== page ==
With over 700 locations, and a track record that goes back to 1920, Ruby Tuesday (NYSE:RT) is a staple in American dining. Recently however casual dining restaurants, including Darden Restaurant's (NYSE:DRI) Olive Garden and Red Lobster, have lost market share to fast-casual chains like Chipotle Mexican Grill (NYSE:CMG), and Noodles & Company (NASDAQ:NDLS). Ruby Tuesday's first quarter earnings showed steep declines, and investors are anxious to see if this American icon can stop the bleeding.
The company is fast approaching another critical earnings report, investors should watch these three critical factors to see if Ruby Tuesday is turning the corner.
Re-focused efforts paying off?
In its most recent quarter, Ruby Tuesday saw same-restaurant sales plunge a staggering 11% at company-owned locations. CEO J.J. Buettgen was hired last year to usher a turnaround, and his strategy is refocusing the brand. In the last quarter Buettgen told us that Ruby Tuesday had exited its non-core brands like Wok Hay, and was aiming to improve its namesake brand with a new, refocused menu.
So, clearly, a big question will be how has the refocused approach worked, and are the new menu items paying off? Management shouldn't be shooting for sales growth, or new locations anytime soon. Yet, if we can get a sense that this refocused effort is stabilizing comparable sales, it would be a good sign.
No more excuses
In Ruby's most recent quarter, CEO Buettgen made the dreaded decision to blame the economy for Ruby Tuesday's woes. This has been a recent tactic of restaurant CEO's ranging from McDonald's, to Olive Garden, when results are bad.
It was a patently ridiculous statement. As we all know, GDP and consumer spending have been growing, but forget that, restaurant sales are doing particularly well right now. The National Restaurant Association just reported that both restaurant traffic, and same-store sales, recently hit a five month high in North America. These CEO's seem to be viewing the world through a different set of goggles.
What frustrates me, is that when a CEO mentions this on a call, the analysts usually don't ask any follow up questions. Here's hoping Buettgen doesn't make excuses, but if he does, an analyst should ask: "if the economy stinks, why are comparable-sales rising for the industry as a whole?"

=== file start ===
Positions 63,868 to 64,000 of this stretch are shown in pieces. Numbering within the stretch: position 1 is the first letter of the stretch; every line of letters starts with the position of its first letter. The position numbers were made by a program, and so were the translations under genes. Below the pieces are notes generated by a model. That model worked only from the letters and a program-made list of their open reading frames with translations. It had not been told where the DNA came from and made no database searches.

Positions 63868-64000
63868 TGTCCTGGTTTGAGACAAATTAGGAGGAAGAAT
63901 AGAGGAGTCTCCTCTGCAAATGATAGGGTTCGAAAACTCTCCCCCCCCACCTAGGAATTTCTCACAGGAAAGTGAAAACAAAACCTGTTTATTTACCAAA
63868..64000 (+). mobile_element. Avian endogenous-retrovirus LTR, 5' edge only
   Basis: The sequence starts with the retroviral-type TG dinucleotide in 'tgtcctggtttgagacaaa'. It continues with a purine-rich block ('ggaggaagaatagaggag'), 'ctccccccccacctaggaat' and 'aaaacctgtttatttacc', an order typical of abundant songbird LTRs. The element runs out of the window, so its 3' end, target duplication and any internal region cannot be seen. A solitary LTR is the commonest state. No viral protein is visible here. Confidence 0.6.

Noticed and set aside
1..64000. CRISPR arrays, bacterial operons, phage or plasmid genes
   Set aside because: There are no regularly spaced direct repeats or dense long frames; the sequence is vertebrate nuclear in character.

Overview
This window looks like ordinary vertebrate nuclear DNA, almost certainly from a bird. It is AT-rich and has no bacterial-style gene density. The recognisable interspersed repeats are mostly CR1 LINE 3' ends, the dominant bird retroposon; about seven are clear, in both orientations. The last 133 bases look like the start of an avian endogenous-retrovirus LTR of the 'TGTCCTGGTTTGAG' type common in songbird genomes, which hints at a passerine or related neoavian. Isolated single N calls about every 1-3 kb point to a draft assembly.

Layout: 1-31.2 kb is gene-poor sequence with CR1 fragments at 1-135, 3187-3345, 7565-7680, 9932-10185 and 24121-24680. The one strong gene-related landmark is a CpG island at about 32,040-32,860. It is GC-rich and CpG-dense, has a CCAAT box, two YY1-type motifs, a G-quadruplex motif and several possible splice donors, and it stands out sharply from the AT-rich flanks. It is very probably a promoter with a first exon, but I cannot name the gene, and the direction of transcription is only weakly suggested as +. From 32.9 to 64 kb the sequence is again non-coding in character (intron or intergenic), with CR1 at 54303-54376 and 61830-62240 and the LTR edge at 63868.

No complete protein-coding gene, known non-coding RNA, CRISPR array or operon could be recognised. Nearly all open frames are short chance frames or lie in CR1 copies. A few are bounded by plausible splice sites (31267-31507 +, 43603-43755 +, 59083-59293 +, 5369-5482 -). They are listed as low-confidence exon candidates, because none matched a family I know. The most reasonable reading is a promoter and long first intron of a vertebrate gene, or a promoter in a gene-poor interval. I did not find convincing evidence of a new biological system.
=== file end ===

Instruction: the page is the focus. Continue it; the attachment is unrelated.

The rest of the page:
Does Ruby Tuesday have a systemic problem?
There's an interesting shift happening in the restaurant industry right now. Traffic in the fast-casual sector has grown 8% over last year, while some casual chains have suffered.
Even as Ruby Tuesday slumps, the public has gravitated toward Chipotle and Noodles & Company. In its most recent quarter, Chipotle grew net income 15%, and revenue 18%. Even more impressive was same-store sales growth of 6.2%. Noodles & Company beat its first earnings target, and is projected to grow EPS at rates of 30% over the next two years.
Fast-casual is clearly taking market share, and higher-end dining is actually doing pretty well too. So here's my question: are casual chains like Ruby Tuesday getting stuck in "no-man's land?"
There's evidence to suggest they are. Just look at Darden Restauarants closely. Casual brands like Red Lobster and Olive Garden showed recently comparable sales declines, of 4.5% and 0.6% respectively. Yet, the rest of their brands, including the up-scale Capital Grille, have done very well, prompting investors to push for a casual "spin-off" of Red Lobster.
Is this a systemic problem, or a short-term trend? I'm not sure, but I feel that management should address it on the earnings call. It may be that Ruby Tuesday needs to "attack" a market, either higher end or lower, because the "middle" clearly isn't working.
Accountability is the key to success
Ruby Tuesday is in the midst of a transformation project of sorts, and investors should try to determine if it's for real. This quarter demands more of your attention and scrutiny than most, given the state of this business.
We need to see if Ruby Tuesday can stop the bleeding.
Watch for these three keys, they'll tell you if Ruby Tuesday's management is "getting it."